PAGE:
New Restaurant Alert: Anu'man Kitchen + Pub at Kapitolyo, Pasig
This restaurant prides itself on being an LGBT-safe space.
Anu'man Kitchen + Pub
Unit H, 16 United Street, Kapitolyo, Pasig City
Contact: 0917-856-4511, 0905-209-1207
Open from 5 p.m. to 12 a.m. (Tuesday to Thursday), 5 p.m. to 2 a.m. (Friday to Saturday), 3 p.m. to 12 a.m. (Sunday)
(SPOT.ph) Anu’man, which bills itself as an LGBT safe space, is a bit of a challenge to find. It's located across Ace Water Spa in Kapitolyo, but to get there, one has to enter a nondescript entryway that looks like the entrance to another place, which leads down a charming alley lined with shipping containers that have been converted into restaurants. An apt metaphor, if there ever was one.
We asked Tina Agel-Romero, a partner at Anu’man, why they needed to advertise it specifically as an LGBT-friendly space. “It’s not that we’re playing it up,” she explains. “We wanted to be proud of what we are and who we are. We wanted a place where we could be safe. There are no restaurants currently catering to that need, so it’s a necessity for us.”
Look for this door.
Dee Jae Pa'este's signature art
The restaurant is intentionally sparse, with wooden tables amid white walls, the main one decorated with a mural by Dee Jae Pa’este, whose works dot the urban landscape. The lights are mellow, the music is a mix of chill and clubby. Anu’man’s logo is a spork (we see what you did there); its tagline, printed on the menu, is ‘Come OUT, we're OPEN.’ “It’s about us being comfortable, so when you come into a restaurant with your partner, you want a place na di kayo pag-uusapan or anything like that,” Tina adds. “Not to belittle any restaurant; this is just our take on that.”
The dishes are a mix of comfort food from different cuisines, all of them with amusing names. “I thought of all of the names because I wanted something funny so it’s interesting for guests,” Tina says.
Hot na Hipon
The Hot na Hipon (P250), spicy aligue gambas served with baguette slices, is delicious. Plump shrimp are fried in butter with generous helpings of crab fat. It's artery-clogging and nape-ache inducing in all the best ways.
Kilig to the Balls
Kilig to the Balls (P175) is described as a mozzarella-stuffed meatball pasta. The pasta is good; it's not sweet but full of tomato flavor. There are plans to adjust the mozzarella content to meet diners' expectations, but as regular meatballs go, their version is not bad.
The Tipsy Beef (P225)—nope, not pig—is described as "beef short ribs in red wine stew," except it looks and tastes more like Korean beef stew. Yummy Korean beef stew with tender meat swimming in savory-sweet gravy with root vegetables and a single green for color. It's perfect with the aptly named White Lies (P30), Anu'man's moniker for that insidious agent of goodness, plain rice.
Pusit Pusit Some More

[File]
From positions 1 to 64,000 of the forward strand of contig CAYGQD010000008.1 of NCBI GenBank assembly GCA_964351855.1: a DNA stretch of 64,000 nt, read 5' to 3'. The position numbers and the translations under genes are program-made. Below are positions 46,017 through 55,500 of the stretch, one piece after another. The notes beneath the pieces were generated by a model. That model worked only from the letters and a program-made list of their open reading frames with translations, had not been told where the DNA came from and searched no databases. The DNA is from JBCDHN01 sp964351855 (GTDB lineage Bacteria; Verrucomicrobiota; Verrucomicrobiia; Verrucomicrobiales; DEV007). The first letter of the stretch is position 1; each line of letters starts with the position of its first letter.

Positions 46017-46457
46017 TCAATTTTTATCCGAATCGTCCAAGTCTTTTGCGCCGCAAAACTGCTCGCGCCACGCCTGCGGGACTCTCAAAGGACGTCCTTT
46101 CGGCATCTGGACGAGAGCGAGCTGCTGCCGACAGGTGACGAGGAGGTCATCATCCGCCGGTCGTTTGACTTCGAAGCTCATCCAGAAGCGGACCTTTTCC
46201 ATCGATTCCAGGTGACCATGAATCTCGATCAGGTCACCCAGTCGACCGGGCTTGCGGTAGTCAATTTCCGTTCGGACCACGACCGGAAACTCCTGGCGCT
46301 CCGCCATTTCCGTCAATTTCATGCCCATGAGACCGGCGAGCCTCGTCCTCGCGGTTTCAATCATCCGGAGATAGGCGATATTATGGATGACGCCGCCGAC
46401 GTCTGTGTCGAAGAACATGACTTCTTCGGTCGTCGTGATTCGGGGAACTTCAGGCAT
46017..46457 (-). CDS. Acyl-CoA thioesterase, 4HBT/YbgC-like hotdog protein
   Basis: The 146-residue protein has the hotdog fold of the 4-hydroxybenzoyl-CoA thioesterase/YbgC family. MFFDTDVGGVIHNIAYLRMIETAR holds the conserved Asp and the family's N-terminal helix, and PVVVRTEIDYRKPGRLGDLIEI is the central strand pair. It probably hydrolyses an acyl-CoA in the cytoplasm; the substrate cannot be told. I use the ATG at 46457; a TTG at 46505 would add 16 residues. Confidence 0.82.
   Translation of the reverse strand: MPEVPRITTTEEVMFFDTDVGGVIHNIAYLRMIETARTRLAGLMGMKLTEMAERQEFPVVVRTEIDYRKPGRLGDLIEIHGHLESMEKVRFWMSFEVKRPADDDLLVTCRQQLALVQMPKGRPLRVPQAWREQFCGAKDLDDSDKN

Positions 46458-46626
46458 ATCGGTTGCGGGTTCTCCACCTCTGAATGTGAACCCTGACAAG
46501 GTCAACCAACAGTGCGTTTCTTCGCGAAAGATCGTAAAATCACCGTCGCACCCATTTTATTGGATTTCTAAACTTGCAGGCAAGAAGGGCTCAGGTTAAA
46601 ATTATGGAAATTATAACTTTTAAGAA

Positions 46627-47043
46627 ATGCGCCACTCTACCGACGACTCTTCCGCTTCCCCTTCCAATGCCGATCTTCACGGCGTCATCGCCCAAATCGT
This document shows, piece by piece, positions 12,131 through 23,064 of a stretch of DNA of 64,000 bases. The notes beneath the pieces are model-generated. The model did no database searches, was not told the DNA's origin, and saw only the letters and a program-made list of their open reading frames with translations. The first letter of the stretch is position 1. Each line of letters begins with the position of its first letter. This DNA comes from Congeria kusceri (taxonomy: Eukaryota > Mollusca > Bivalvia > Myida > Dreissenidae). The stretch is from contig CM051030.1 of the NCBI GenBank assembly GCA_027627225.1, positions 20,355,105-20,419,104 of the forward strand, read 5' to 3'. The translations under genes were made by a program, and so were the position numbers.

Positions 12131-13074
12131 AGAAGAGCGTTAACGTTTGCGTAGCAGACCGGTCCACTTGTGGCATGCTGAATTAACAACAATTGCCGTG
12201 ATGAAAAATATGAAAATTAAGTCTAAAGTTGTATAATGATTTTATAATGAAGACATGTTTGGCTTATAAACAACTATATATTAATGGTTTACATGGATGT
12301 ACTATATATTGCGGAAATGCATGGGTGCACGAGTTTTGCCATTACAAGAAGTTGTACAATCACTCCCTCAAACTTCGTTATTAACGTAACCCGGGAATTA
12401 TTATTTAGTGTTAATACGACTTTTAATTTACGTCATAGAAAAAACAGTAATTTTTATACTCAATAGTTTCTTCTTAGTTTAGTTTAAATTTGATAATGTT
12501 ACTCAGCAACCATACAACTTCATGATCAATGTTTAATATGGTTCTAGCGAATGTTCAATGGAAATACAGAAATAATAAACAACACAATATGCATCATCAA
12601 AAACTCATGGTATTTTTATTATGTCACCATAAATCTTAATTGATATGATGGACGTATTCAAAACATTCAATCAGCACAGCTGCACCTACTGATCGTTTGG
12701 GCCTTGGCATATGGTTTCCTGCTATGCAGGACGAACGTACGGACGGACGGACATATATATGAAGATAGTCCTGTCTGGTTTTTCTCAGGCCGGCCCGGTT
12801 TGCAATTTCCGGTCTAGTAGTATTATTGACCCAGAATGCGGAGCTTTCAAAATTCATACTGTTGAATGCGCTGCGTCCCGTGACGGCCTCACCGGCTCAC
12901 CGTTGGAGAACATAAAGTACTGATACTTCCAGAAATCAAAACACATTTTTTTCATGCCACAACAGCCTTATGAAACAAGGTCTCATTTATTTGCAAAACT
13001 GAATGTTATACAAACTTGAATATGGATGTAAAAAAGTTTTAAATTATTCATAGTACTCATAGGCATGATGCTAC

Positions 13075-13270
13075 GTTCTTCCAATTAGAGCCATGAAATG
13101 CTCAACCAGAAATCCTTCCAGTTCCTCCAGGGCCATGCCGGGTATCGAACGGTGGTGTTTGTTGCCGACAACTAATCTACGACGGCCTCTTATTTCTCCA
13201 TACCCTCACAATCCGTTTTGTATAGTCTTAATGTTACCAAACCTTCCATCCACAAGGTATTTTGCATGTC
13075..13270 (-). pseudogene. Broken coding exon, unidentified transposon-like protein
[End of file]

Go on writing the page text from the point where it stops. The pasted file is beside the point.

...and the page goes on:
Pusit Pusit Some More (P250) is grilled squid in a sweet mixture drizzled with hot sauce, served with sprouts and salsa. The squid is tender, the sauces blending well together as far as flavor profiles go. It's a dish that goes well with rice and beer, or just beer, actually.
Ang Pinakamakisig na Sisig sa Balat ng Lupa
The Ang Pinakamakisig na Sisig sa Balat ng Lupa (P185) distinguishes itself from regular sisig through its taste and texture. The minced pork is served with a ring of barbecue sauce and mayonnaise, and though mayo on sisig is a contentious subject, this particular pairing works to boost the smoky-sweet flavor. The dish tastes like warm spicy pork floss, an element that has been described as "pulled pork-like." Anu'man doesn't pull punches when it comes to the spice levels in their dishes, so folks with tender taste buds should request less heat in advance.
Houseblend Iced Tea
Anu'man's Houseblend Iced Tea (P55 to P175) is a less sweet version of regular iced tea. Trust us, this is better than it sounds. The tea has a sweetness level that can only be described as tantalizing. Neither too sweet or not sweet enough, it's a drink that sits back and lets the food take over, coming in to quench thirst at the last moment; the sidekick to the meal.
The restaurant is still on soft opening, so the dishes are in a state of flux, and the owners are always interested in hearing about how they can make the dining experience more memorable. It's not a bad start as it is, and one hopes that things will only get better. And you don't have to be part of the LGBT community to dine here. "We're not closing our doors to the straight community. It’s basically for everyone and anyone, hence the name Anu’man," Tina says. "We feel that we’re unique, but that it’s a necessity, that there’s a need for a place like this. For example, in terms of the feedback we’ve gotten, people are messaging us that they’re really glad that they have a place to go to where they can hang out because currently, the places that cater to the community are bars, there’s no restaurant na kakain ka lang, then you can chill."
Tina adds that there are plans to host activities like film showings, quiz nights, and speed dating events to bring the community together, and who knows, maybe prompt the beginnings of a few couples as well.
Anu'man's existence raises an interesting point: Manila may claim to be more tolerant than most places when it comes to gender equality, but "more tolerant than most" is not enough. While the LGBT continue to press for equal rights, places like Anu'man exist for them to be who they are without fear of judgment, all while eating good food.
Photos by Majoy Siason